Chris Noesges does not want to be known as a linebacker who is just a run-stopper.
“I’m both,” said Noesges, a senior inside linebacker at Manalapan High School, when asked if he would rather be known as a run-stopper or a pass defender. “I had a pick in the state championship game (against Hunterdon Central).
“Run stopper — that’s the football I love. I love playing against running teams. It gives me the chance to get dirty and make a lot of tackles.”
Noesges has done a lot of everything — including winning — during his outstanding career. This season, he was in on 130 tackles, 75 of which were solo. He was in on 48 tackles in Manalapan’s three playoff games, culiminating with an 18-tackle performance in the Braves’ 21-0 loss to Hunterdon Central.
He was the heart and soul of a Manalapan defense that allowed just nine points a game and did not allow more than two touchdowns in any game. The Braves went 11-1 for the second consecutive season.
“I am kind of the glue that holds us all together,” Noesges said.
Manalapan’s 3-4 defensive alignment — which features a tough-to-block nose tackle in senior R.J. Krause and an outstanding linebacking corps that consists of Noesges, fellow inside backer Matt McCann and outside backers Joe Mendez and Will Meany — is made to order for a hard-nosed player like Noesges.
The defensive linemen get penetration and tie up blockers and Noesges and his fellow linebackers are waiting to plug up any gaps and stop ball-carriers in their tracks before they get started.
“Our defense has a lot of speed. We’re smart and we’re tough,” Noesges said. “I make sure that everybody knows their job. I’m the mental leader on the defense.
“The big part of my game is I study a lot of film. I know what plays they’re going to run and what plays they’re not going to run in certain situations.”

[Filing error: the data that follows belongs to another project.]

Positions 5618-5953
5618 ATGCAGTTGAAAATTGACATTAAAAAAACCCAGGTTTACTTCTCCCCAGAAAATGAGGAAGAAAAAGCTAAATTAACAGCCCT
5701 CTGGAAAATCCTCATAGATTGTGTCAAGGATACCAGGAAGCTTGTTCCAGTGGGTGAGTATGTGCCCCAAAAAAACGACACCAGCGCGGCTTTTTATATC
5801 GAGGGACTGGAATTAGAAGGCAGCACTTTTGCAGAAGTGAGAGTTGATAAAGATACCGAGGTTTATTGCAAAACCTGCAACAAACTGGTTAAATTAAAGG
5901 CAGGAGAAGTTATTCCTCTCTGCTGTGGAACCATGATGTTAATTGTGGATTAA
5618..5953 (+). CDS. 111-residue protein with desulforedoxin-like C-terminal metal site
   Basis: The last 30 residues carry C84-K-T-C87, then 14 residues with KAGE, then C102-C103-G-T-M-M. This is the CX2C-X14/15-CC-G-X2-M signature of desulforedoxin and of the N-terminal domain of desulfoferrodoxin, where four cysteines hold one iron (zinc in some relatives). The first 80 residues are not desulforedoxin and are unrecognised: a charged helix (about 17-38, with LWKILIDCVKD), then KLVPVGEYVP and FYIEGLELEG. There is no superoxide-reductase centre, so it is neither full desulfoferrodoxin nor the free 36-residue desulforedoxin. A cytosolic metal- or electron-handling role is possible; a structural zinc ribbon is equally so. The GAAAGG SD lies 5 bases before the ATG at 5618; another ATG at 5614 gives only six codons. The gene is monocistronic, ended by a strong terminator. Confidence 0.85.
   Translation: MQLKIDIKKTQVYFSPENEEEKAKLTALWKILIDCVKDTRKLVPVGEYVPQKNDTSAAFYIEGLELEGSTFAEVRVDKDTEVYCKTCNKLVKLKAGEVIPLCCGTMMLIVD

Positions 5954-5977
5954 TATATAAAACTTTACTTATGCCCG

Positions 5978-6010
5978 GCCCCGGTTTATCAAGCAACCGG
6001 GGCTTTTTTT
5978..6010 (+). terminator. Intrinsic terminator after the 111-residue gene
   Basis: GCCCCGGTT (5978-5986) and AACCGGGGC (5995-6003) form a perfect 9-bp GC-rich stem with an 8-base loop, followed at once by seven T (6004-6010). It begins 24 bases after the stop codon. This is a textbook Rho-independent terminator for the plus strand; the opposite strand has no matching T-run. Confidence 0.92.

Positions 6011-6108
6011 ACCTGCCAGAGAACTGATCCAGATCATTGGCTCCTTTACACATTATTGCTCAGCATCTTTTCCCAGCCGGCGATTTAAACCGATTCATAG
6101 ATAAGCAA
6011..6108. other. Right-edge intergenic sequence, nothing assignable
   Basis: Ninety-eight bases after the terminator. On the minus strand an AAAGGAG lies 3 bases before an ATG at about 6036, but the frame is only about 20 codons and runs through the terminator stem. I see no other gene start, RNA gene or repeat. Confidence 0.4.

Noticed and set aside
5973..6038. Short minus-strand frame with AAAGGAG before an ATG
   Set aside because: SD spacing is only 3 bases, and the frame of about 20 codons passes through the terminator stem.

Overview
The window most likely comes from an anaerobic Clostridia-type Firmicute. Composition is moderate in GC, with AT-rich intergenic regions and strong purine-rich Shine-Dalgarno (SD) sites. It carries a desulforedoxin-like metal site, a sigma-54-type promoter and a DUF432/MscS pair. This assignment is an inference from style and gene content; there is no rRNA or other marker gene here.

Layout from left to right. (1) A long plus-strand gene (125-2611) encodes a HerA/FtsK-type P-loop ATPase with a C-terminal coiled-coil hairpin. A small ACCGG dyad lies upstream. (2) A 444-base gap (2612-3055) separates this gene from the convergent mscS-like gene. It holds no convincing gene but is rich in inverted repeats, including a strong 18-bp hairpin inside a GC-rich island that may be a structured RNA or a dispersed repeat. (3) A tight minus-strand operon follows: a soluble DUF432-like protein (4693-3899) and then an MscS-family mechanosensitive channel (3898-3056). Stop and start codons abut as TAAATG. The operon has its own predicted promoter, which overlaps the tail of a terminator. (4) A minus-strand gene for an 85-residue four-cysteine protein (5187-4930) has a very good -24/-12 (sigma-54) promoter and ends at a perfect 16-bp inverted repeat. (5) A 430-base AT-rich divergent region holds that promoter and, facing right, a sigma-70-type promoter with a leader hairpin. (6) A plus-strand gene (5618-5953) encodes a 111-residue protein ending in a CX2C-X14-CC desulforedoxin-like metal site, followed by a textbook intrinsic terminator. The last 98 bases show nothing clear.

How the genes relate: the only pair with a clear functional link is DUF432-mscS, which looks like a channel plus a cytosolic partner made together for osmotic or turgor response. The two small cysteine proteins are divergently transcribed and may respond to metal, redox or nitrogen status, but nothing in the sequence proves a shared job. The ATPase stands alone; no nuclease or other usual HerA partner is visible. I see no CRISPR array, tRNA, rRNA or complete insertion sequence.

The Manalapan defense was perhaps at its best in the last two playoff games.
It held a Sayreville team that was laden with speed and had averaged 41.6 points a game in its previous seven games to seven points and 117 yards of total offense in a 34-7 Braves’ win. That win was especially sweet for Manalapan because Sayreville had defeated it in the 2010 Central IV semifinals and the 2011 Central IV championship game.
Then, against Hunterdon Central, Manalapan held the Red Devils to just two field goals for three-plus quarters. However, on a night where the Braves’ offense could only muster 75 yards for the game on the frozen High Point Solutions Stadium FieldTurf, the defense finally got weary. Hunterdon Central scored twice in a span of 4:25 in the final 8:20.
Hunterdon Central had a standout running back in Penn State linebacker recruit Jason Cabinda. He powered his way for 182 yards on 35 carries, which included a 39-yard run for the final TD. But, many of his runs early in the game were for 3 yards or less. Noesges got several good hits in on Cabinda.
“My goal was to him as hard as I could and drive him backwards,” Noesges said. “I wanted to let him know I was there and that it was not going to be an easy night. He’s a great running back and a great player. It was fun getting my shots against him.”
Noesges and his fellow seniors were the group that helped take the Manalapan program, which had for the most part been a solid one, into the elite group in the Shore. The Braves went 32-4 over the last three seasons and advanced to an NJSIAA sectional championship game in each season.
The only thing missing from the resume of the Manalapan seniors is the program’s elusive first sectional championship.
“It’s been a great journey,” Noesges said. “We have a very proud tradition at Manalapan now. We’ve set a legacy that Manalapan is a great team in the Shore and a great team in the state. I loved being a part of it.”